Examination of subsets of the population studied did not reveal any differential responsiveness on the basis of gender. There was insufficient information to determine the effect of age or race on outcome in these studies.

Table 19: Social Anxiety Disorder Studies
Study NumberTreatment GroupPrimary Efficacy Measure: LSAS Score
Mean Baseline Score (SD)LS Mean Change from Baseline (SE)Placebo Subtracted Difference* (95% CI)
SD: standard deviation; SE: standard error; LS Mean: least-squares mean; CI: confidence interval.
* Doses statistically significantly superior to placebo.
*
Difference (drug minus placebo) in least-squares mean change from baseline
Study 1Ven XR (75–225 mg)91.1-31.0(2.22)11.2 (-5.3, -17.1)
Placebo86.7-19.9 (2.22)-
Study 2Ven XR (75–225 MG)90.8-32.8 (2.69)-10.7 (-3.7,-17.6)
Placebo87.4-22.1 (2.66)-
Study 3Ven XR (75–225 MG)83.2-36.0 (2.35)-16.9(-22.6, -11.2)
Placebo83.6-19.1 (2.40)-12.7 (-6.5, -19.0)
Study 4Ven XR (75–225 mg)86.2-35.0 (2.64)-14.6 (-21.8, -7.4)
Placebo86.1-22.2 (2.47)
Study 5Ven XR 75 mg91.8-38.1 (3.16)-14.6 (-21.8, -7.4)
Ven XR (150–225 mg)86.2-37.6 (3.05)-14.1 (-21.3, -6.9)
Placebo89.3-23.5 (3.08)

14.4 Panic Disorder

The efficacy of Effexor XR as a treatment for Panic Disorder (PD) was established in two double-blind, 12-week, multicenter, placebo-controlled studies in adult outpatients meeting DSM-IV criteria for PD, with or without agoraphobia. Patients received fixed doses of 75 or 150 mg per day in one study (study 1) and 75 or 225 mg per day in the other study (study 2).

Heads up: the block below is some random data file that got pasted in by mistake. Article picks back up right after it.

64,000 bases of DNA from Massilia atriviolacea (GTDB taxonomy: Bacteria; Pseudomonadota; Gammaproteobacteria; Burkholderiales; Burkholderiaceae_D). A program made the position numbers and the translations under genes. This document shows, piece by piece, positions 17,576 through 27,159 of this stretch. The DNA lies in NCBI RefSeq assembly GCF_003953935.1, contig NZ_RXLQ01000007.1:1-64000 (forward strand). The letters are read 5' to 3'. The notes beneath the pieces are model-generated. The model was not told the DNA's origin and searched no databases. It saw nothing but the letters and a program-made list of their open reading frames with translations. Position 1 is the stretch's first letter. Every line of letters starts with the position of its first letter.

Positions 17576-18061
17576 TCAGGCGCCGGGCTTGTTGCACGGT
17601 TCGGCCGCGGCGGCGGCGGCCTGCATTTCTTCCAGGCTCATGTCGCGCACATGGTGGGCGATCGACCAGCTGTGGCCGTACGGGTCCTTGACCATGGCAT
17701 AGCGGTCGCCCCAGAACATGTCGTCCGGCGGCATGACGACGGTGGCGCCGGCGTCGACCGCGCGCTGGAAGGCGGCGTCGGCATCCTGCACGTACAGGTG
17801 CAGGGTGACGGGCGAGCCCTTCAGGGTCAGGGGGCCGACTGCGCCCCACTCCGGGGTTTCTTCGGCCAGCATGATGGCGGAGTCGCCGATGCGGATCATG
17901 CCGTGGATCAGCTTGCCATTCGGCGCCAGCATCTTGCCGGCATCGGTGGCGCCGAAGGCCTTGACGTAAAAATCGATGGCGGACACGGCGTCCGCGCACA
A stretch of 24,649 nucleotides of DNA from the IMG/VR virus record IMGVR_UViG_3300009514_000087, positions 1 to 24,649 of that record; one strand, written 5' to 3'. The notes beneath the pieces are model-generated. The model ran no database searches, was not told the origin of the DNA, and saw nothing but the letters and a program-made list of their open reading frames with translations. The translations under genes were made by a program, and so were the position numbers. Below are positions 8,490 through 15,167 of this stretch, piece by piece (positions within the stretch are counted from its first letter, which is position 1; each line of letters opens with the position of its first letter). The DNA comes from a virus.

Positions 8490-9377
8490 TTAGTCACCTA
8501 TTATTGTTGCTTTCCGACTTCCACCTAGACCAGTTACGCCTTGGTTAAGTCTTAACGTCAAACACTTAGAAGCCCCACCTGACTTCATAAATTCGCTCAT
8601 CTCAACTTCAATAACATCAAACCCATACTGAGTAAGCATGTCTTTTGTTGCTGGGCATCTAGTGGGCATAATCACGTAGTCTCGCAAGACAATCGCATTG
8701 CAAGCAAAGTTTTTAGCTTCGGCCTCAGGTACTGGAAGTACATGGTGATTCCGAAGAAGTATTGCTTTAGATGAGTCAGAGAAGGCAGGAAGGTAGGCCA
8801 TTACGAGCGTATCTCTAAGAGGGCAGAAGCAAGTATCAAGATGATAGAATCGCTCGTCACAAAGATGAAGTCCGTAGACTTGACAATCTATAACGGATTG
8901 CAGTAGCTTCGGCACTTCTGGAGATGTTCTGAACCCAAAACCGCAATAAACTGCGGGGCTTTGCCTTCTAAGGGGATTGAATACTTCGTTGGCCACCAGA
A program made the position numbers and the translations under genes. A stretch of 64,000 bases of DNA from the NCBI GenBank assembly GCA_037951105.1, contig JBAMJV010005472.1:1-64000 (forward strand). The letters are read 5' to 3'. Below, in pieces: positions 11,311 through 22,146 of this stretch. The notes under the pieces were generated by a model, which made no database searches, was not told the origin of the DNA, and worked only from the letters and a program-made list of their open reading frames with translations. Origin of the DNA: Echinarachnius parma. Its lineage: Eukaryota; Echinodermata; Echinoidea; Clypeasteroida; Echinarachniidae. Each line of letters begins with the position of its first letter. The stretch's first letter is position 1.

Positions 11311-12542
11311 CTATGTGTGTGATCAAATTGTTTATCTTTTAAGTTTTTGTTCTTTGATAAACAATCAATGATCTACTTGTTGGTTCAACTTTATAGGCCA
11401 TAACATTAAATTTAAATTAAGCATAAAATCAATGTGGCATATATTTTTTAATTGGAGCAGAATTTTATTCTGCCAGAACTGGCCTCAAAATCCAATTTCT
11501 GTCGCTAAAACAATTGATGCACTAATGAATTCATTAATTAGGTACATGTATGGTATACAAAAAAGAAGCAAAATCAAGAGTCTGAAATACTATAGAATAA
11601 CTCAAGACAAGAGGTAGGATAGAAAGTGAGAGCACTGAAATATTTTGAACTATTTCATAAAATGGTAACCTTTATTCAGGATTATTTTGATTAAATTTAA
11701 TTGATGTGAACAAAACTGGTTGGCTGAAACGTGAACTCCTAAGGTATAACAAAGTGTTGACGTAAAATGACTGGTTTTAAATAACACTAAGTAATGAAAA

Efficacy was assessed on the basis of outcomes in three variables: (1) percentage of patients free of full-symptom panic attacks on the Panic and Anticipatory Anxiety Scale (PAAS); (2) mean change from baseline to endpoint on the Panic Disorder Severity Scale (PDSS) total score; and (3) percentage of patients rated as responders (much improved or very much improved) on the Clinical Global Impressions (CGI) Improvement scale. In these two studies, Effexor XR was statistically significantly more effective than placebo (for each fixed dose) on all three endpoints, but a dose-response relationship was not clearly established.

Examination of subsets of the population studied did not reveal any differential responsiveness on the basis of gender. There was insufficient information to determine the effect of age or race on outcome in these studies.